10.07.2010

Myna - D.Imaan


Love-making songs in films are getting more and more interesting nowadays. A new template that fits the shifts in the emotions of the situation is slowly evolving for such songs. The song begins with a slow rhythm, mild arrangements, and voices tenderly render the lines – almost like a seductive whisper. All the layers slowly and gradually gather momentum. Voices open up. Strings race. All these layers join to form a crescendo, which sustains at its peak for a while, and all of a sudden everything crumbles to the ground and returns back to whisper but now at an even lazier pace. Like the songs, “Enna Paarkirai” in “Thavamaai Thavamirundhu” and “In Lamhon ke daaman” from Jodhaa-Akbar, the song “Kaiya Pudi” from D.Imaan’s latest soundtrack “Myna” strictly follows this template and achieves its intended purpose exceedingly well. D.Imaan is back to his “Kaadhalae Swasam” form in “Myna”. And how!

All the songs in “Myna” has an instantly catchy rhythm, which is usually there even in worst of D.Imaan’s songs, but what makes it interesting is the melody, which is instantly catchy and also endearing. Though one may not be able to guess that these songs are composed by D.Imaan by just listening them, there are quite a lot of unmistakable D.Imaan stamps in the soundtrack. The crazy usage of “Udukkai” for a romantic song (“Myna Myna”) is one such signature. D.Imaan tries to keep the folksy kids’ song “Kichchu Kichchu” folksy for the most part of the song, but he couldn’t resist the temptation of making the song more peppy and catchy by introducing towards the end of the song, the Synth bass and DJ beats from “Vaada Vaada Paiyya” song of Katcheri Aarambam.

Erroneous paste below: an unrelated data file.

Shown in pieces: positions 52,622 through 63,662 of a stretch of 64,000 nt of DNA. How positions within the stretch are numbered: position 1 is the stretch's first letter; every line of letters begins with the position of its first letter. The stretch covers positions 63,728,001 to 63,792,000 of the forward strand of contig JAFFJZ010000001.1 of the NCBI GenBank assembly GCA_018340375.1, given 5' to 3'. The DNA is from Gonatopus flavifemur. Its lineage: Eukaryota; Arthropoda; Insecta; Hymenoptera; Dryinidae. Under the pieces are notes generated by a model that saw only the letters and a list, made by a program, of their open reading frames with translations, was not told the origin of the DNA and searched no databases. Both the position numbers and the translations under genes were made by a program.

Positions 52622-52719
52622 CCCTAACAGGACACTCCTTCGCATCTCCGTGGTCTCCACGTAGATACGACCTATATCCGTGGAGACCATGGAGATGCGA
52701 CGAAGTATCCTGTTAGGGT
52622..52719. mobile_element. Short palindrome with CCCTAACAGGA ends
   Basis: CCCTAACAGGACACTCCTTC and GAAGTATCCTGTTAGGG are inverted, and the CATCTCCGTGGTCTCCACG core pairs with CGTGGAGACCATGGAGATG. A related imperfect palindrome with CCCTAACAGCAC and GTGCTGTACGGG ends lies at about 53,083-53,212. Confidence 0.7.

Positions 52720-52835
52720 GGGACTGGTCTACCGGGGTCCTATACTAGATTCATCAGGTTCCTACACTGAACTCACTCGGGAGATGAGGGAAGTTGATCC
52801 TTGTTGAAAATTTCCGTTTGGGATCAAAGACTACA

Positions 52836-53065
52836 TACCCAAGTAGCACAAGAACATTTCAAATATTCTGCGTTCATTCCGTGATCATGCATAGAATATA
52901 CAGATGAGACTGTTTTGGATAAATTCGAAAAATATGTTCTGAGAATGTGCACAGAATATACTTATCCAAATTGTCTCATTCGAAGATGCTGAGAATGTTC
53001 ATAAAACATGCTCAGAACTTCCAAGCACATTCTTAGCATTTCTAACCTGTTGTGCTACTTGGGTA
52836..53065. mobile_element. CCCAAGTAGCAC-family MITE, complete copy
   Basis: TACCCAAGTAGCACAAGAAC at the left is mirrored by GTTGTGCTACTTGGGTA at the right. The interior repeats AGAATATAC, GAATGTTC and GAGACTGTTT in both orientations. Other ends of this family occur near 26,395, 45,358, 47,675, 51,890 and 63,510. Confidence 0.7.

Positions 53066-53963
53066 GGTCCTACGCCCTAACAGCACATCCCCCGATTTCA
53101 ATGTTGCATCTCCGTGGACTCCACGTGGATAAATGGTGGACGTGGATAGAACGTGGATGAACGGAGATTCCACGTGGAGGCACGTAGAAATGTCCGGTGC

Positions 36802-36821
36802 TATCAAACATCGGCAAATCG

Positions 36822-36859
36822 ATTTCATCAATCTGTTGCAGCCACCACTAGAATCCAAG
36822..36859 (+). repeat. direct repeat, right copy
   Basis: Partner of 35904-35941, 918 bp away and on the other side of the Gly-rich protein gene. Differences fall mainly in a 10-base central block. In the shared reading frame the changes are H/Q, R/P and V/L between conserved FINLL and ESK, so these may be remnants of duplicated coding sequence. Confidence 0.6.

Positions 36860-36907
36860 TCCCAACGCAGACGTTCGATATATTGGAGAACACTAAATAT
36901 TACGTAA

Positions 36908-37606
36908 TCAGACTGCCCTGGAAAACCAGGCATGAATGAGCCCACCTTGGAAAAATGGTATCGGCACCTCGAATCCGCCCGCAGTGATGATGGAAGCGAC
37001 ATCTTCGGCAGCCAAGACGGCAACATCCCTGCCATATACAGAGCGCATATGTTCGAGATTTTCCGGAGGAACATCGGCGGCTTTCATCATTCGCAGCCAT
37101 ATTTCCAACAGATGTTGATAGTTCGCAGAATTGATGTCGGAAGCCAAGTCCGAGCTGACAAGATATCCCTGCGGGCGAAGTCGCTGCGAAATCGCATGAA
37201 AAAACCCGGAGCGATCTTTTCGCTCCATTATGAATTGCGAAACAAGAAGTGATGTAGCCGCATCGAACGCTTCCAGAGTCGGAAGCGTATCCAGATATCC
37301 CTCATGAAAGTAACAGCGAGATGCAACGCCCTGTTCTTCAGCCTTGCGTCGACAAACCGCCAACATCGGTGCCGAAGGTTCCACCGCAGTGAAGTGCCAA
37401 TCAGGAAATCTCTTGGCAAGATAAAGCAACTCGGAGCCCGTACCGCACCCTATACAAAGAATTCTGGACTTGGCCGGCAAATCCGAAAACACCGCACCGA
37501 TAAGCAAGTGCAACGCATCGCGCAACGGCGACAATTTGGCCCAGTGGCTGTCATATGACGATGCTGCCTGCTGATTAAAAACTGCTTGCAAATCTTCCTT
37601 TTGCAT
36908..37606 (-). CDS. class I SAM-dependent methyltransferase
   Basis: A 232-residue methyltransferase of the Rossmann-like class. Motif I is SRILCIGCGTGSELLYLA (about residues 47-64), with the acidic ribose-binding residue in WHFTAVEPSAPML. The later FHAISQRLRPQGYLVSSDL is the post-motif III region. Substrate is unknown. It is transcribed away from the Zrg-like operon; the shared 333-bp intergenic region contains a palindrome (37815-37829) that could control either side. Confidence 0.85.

Though, we have heard many folk songs like “Jingu Chikka” before, the addictive Veena motif, the free-flowing melody, restrained and elegant orchestration hook us to the song. “Neeyum Naanum” begins well and has interesting interludes but the melody meanders in the middle. Moreover, where is the place for rock guitars in a story about tribal people set in deep forests in a mountain?

2 comments:

Anonymous said...

Suresh,
"you listen TO a song" not "listen a song".

Not being a grammar queen here, but I thought should let you know, especially since your articles are usually fun to read otherwise.

Suresh Kumar said...

Anon - Point taken. Many people have pointed out the same mistake before. I have always been careless or rather too lazy to proof-read a post after it is written.